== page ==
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Discussion in 'General Discussion' started by derrickduff, Jun 3, 2014.
The mighty dollar almost always wins...
http://www.washingtonpost.com/entertain ... story.html
The industry has been using them for ages hoisting Red Epics and D Mk 3's skyward for a long time now.
As far as the film industry is concerned $10,000 on a rig is disposable. They can also use several of them and have them all rolling simultaneously if necessary. As we all know, multicopters can fly places a full size helicopter simply can't reach.
The fact that the FAA was going to 'legalize' them for film use was a given.
Oh... lets not forget how the studios will jump on the argument "Oh, think how much greener it will be for the planet by not having gas guzzling copters flying around...blah, blah, blah"
And of course, finally and by no means least - the palms that will be greased in the process ! :roll:
Oh yes.... the film industry is worth billions and that generates a lot of taxes..... FAA approval will happen very quickly and even if it doesn't or it takes longer than anticipated production houses will just continue to use them anyway!
Wait !!! "
We know you're using them anyway and will continue to do so no matter what our decision is... But we'll decide to let you do it..."
Is that the message??? Once again... our federal bureaucracy at its very finest... :roll:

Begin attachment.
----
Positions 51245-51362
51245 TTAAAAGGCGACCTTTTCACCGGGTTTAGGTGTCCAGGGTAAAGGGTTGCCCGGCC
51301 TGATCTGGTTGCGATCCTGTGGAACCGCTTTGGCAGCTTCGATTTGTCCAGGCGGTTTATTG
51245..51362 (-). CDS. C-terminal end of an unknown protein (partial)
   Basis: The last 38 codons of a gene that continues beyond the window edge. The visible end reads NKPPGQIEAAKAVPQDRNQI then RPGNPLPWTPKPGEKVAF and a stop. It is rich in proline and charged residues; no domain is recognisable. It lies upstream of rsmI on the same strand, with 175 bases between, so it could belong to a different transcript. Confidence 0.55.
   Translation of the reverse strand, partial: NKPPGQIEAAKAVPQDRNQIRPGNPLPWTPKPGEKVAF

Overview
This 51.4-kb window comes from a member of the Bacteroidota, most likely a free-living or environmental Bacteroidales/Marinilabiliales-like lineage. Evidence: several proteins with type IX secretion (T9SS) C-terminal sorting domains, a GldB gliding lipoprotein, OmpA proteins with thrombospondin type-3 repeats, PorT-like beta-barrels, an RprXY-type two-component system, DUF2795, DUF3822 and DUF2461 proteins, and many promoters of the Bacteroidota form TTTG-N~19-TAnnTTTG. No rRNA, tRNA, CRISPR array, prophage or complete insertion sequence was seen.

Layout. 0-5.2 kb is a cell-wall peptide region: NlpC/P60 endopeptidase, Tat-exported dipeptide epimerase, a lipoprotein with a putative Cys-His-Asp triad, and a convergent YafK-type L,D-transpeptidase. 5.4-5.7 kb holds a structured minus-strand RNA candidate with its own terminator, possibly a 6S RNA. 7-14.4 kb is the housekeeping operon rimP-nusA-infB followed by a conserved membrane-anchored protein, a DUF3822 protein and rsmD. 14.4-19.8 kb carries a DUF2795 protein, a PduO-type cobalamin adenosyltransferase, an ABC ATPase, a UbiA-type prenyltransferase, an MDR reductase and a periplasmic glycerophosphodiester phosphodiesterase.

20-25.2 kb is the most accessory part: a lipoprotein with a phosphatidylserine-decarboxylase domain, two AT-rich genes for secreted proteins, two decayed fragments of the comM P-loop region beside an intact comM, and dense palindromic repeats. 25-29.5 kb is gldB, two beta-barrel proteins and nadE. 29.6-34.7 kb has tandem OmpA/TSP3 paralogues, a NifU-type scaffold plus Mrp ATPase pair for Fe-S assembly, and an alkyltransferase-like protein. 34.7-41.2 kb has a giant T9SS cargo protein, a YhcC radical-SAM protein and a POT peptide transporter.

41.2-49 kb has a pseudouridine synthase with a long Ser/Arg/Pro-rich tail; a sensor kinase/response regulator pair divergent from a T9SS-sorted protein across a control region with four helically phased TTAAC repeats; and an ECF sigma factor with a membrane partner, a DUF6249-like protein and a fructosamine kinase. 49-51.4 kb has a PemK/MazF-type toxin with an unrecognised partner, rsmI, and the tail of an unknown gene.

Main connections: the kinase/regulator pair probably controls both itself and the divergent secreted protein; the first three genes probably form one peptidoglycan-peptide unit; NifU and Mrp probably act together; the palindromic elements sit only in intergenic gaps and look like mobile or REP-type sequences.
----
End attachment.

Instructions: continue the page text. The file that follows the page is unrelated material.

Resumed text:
I know a lot of people on here say that it is legal to commercially fly a UAV as long as you stay below 400ft but that doesn't seem like what the FAA states on their website.
However, I have read that airspace up to 83ft is private property of the land owner that it is under.
With that being the case, is it legal to commercially fly a UAV on private property, with the land owner's permission, as long as you stay below 83ft?
I would have no need to fly any higher than that for what I would be shooting.
Here's the real story on that 83 feet number ... It doesn't say that a property owner owns up to 83 feet.
http://www.casebriefs.com/blog/law/prop ... -v-causby/
In other news the FAA is also continuing assessing the application of Wilbur and Orville to carry out tests of their flying machine at a location in coastal North Carolina but it is much too early to say whether it will be allowed.
:lol: :lol: :lol: :lol: Perfect !!!